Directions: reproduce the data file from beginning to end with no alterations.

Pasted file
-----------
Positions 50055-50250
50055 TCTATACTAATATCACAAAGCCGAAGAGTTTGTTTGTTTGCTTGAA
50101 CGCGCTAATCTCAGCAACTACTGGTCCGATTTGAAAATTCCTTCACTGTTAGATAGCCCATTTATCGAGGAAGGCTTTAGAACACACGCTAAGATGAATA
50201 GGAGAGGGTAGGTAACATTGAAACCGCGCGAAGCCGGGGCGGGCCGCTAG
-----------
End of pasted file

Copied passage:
Positions 50055-50250
50055 TCTATACTAATATCACAAAGCCGAAGAGTTTGTTTGTTTGCTTGAA
50101 CGCGCTAATCTCAGCAACTACTGGTCCGATTTGAAAATTCCTTCACTGTTAGATAGCCCATTTATCGAGGAAGGCTTTAGAACACACGCTAAGATGAATA
50201 GGAGAGGGTAGGTAACATTGAAACCGCGCGAAGCCGGGGCGGGCCGCTAG